Established in 1989, the International Association of Yoga Therapists (IAYT) is the professional accrediting organization for yoga therapists. IAYT’s website explains that yoga therapy is a process for empowering individuals to improve their health and wellbeing, with an emphasis on changing clients’ relationships to and identification with their conditions. According to the IAYT, the goals of yoga therapy are “eliminating, reducing, or managing symptoms that cause suffering; improving function; helping to prevent the occurrence or recurrence of underlying causes of illness; and moving toward health and wellbeing.”3 Yoga therapy treats mental and physical health conditions as multifactorial, or arising from a complex intersection of individual circumstances. The multimodal treatment includes five main components customized for individual cases: (1) physical poses (asana), (2) breathing exercises, (3) meditation, (4) relaxation, and (5) Ayurvedic diet.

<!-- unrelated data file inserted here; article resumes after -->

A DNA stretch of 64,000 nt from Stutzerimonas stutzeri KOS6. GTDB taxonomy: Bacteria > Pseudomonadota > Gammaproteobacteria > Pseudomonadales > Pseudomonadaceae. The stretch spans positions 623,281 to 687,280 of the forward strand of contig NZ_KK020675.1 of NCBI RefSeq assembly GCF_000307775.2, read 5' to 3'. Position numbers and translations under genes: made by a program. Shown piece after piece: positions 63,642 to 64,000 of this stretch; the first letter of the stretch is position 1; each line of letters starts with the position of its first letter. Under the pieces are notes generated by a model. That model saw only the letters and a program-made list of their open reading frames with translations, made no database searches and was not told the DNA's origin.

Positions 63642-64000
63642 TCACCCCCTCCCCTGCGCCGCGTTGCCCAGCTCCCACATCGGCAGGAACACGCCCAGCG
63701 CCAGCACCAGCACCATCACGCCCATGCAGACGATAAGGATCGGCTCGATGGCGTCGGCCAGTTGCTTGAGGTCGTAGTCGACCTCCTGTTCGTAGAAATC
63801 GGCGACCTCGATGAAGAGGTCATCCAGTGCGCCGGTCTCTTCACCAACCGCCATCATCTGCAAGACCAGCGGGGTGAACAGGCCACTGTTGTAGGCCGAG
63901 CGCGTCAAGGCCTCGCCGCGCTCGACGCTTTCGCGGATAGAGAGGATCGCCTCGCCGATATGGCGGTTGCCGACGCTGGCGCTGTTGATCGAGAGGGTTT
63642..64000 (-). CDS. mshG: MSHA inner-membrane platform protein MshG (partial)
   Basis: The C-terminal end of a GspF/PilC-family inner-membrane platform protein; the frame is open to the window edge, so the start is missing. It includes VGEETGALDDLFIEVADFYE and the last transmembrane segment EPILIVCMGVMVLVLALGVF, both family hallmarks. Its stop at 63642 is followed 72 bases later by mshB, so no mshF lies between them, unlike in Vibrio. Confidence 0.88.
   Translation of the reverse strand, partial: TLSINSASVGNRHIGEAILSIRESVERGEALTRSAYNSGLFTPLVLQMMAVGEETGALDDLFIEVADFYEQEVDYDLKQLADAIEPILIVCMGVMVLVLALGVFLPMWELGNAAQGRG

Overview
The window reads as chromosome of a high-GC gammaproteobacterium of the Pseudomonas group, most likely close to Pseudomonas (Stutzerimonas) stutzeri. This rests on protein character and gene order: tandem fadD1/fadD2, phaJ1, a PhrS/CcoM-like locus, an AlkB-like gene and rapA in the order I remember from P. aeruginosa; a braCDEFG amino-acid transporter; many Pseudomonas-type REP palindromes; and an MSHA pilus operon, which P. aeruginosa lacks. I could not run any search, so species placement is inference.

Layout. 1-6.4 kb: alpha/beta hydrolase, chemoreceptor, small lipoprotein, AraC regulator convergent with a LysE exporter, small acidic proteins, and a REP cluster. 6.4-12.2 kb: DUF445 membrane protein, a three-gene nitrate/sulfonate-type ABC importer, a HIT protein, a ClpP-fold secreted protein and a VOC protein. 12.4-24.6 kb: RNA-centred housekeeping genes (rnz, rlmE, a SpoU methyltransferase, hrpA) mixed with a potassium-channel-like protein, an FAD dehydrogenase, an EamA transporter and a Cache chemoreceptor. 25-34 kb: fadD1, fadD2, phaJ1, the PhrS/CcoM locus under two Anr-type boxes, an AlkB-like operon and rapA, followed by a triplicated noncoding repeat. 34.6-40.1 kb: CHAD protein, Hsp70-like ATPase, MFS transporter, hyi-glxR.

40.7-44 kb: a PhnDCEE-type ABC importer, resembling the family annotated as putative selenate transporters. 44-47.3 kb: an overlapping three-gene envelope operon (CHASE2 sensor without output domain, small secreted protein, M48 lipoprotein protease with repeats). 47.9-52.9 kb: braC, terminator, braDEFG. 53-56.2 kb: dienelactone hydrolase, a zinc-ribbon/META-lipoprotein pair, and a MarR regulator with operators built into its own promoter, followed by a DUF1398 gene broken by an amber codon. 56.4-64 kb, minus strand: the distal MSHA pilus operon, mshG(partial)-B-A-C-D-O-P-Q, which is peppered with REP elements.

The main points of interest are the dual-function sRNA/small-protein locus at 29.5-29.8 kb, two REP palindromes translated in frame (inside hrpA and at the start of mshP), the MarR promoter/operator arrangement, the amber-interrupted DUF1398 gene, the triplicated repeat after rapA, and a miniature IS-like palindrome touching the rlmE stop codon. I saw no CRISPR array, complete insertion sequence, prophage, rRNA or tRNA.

The field of yoga therapy is continually adapting to conventional medical research expectations, including standardization and replication, but this remains challenging because yoga therapy is so highly customized. While many studies have found positive results related to yoga therapy, these findings are limited by research methodology, design, and size.
Increased acceptance by medical institutions and the public will aid in securing more funding and expanding research of yoga therapy’s effectiveness beyond common health conditions. Additionally, technological advances will enable researchers to further explore the mechanisms of yoga therapy, specifically on cellular and molecular levels.